1. JaneDough(not)*

          I think that each one of us is capable of rotten behavior — behavior that would surprise those who know us best, and surprise ourselves — under the right stressor. Not one of us is built to withstand the heaviest weight — and job-career-salary-survival is a pretty heavy one.

          So, again, not condoning the picnic fiasco but arguing very strongly that these people were probably no different from any other mostly decent group of mostly decent colleagues. In other words, each one’s quantity of hidden-arsehole-ness is probably average. I think that’s where I disagree (respectfully) with you; I’m thinking that I might be older than you and therefore I might have experienced more bad behavior than you (I don’t mean that condescendingly — just a fact that a longer time on Earth has the potential to expose us to more of everything).

          1. Ellis Bell*

            I wonder at your assumption there! Well, to answer it: I have worked in a number of unionized workplaces over the past twenty seven years, which isn’t the longest amount of experience a worker can have, but it isn’t a short “time on earth” either. The work was sometimes extremely exploitative and managers made Mo’s approach look tame, but the idea of throwing one of our colleagues under a bus would have been considered horrifying by people who made less than minimum wage (this was before a minimum wage was introduced in the UK). So it’s probably not the length of my experience that makes my opinion differ, but the types of people I have experience with.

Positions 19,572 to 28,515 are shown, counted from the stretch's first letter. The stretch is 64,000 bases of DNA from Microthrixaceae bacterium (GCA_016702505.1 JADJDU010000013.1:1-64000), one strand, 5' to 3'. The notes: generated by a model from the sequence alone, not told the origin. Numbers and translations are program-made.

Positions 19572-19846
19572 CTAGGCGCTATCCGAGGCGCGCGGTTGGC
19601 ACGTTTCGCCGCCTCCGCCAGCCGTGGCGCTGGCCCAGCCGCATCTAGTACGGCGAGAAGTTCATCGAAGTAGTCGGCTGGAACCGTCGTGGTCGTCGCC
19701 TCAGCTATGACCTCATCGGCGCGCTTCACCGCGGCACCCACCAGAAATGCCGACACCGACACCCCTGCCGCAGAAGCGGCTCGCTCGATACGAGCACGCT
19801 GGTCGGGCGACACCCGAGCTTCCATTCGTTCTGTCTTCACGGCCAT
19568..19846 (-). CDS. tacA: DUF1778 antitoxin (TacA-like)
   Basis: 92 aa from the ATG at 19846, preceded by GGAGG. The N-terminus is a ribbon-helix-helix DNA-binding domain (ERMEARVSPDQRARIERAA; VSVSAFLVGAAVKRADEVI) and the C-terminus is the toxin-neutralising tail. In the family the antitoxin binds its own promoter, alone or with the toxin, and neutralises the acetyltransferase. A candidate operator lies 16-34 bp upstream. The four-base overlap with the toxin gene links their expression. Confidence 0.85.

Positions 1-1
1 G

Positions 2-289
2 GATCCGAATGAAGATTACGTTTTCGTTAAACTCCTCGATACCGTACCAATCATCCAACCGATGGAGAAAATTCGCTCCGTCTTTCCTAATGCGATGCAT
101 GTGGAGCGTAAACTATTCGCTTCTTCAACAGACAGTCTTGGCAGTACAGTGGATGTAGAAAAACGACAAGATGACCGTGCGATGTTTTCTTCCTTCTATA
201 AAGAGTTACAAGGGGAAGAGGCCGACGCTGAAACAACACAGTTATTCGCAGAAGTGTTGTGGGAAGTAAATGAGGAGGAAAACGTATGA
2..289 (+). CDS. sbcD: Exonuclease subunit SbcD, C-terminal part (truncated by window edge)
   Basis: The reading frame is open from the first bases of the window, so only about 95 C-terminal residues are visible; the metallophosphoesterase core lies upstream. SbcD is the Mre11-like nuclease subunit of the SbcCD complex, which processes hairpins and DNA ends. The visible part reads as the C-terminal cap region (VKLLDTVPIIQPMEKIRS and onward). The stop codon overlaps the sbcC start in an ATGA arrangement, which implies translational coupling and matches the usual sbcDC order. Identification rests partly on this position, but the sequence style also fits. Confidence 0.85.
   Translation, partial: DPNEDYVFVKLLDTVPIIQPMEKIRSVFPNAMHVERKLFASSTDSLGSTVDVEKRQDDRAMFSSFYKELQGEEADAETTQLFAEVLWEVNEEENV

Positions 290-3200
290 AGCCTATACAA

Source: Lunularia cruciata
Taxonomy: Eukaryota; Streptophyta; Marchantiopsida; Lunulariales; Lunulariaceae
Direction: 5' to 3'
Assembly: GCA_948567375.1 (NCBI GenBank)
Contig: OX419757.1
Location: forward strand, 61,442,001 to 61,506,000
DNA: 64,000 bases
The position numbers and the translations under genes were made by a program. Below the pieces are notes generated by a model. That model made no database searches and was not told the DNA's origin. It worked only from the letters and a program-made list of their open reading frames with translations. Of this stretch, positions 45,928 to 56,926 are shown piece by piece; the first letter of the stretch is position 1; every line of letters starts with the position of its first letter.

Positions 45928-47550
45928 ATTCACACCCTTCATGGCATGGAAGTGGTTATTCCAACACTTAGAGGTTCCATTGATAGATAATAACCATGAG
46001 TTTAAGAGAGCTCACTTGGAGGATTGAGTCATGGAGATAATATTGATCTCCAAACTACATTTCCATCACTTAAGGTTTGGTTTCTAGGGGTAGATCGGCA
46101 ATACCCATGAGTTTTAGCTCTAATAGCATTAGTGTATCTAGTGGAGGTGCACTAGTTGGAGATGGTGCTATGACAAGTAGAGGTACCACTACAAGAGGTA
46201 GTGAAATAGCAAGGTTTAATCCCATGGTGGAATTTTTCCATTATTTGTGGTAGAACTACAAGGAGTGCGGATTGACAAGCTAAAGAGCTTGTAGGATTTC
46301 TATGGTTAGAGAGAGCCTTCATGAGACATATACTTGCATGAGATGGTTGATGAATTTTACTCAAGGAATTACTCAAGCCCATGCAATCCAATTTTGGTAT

2. Andromeda*

            …I don’t think you mean it that way, but do be aware that last comment may come off as very condescending regardless. It definitely got my back up instinctively (just as a comment — not making any assumptions about you as a person).

      2. The Unspeakable Queen Lisa*

        Maybe so, but there are also people who are generally selfish and unpleasant, but the environmental/societal pressures make them keep that in check because they know it will harm them. When those pressures relax or disappear, those people feel comfortable letting their jerk flag fly. (See: racists who know when to refrain from racist comments.)

    2. Where’s the Orchestra?*

      Agreed and I’m betting the other owners spent an enormous amount of time being the adults in the room – until they burned out from the extra energy expenditures and left for greener pastures.